Common causes of urinary incontinence in dogs

Urinary incontinence in dogs may result from aging, hormonal insufficiency, or more serious medical problems in both male and female dogs. As some female dogs get older, involuntary urination may be triggered by a condition called estrogen-responsive incontinence or spay incontinence. "This happens in aging female dogs due to reduced estrogen levels," says Dr. Mulla. Reduced natural production of estrogen is also reduced in spayed dogs, and can weaken sphincter muscles, leading to incontinence.


Prostate issues can also cause urinary incontinence, as can medications like corticosteroids, which increase the frequency and urgency of urination. Make sure to speak with your veterinarian to rule out these possibilities.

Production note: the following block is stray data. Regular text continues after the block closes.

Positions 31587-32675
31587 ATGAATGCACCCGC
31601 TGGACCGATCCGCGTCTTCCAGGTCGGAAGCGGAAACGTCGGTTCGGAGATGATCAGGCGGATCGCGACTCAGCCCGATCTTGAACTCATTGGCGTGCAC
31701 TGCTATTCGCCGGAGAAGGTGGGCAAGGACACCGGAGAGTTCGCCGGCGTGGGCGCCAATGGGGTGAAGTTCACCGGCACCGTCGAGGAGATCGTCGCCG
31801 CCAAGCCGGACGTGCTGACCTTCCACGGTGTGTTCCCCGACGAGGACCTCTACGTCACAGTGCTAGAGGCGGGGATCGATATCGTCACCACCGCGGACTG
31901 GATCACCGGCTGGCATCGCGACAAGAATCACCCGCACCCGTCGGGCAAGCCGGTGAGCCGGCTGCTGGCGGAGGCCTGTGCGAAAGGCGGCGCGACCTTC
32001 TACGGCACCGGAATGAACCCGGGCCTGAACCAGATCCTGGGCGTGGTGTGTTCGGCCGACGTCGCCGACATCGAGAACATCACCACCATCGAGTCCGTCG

A thorough exam by your dog's veterinarian can determine whether the diagnosis is hormone-related incontinence or another medical condition, such as a urinary tract infection, diabetes, kidney disease, bladder stones, Cushing's disease, neurological problems, or abnormalities of the genitalia.

Medication for dogs suffering incontinence

Over the years, many drugs with varying levels of success, safety, and side effects have been used to help control incontinence that's not caused by a serious illness. The most common medications for treating female urinary incontinence is hormone replacement therapy with estrogen, including estradiol, a more natural form of estrogen, and phenylpropanolamine, a drug that strengthens the urethral sphincter muscle and reduces uncontrolled urination. "In some situations, like male dogs with urinary incontinence, smooth muscle relaxants, skeletal muscle relaxants, or both may be used," explains Dr. Mulla.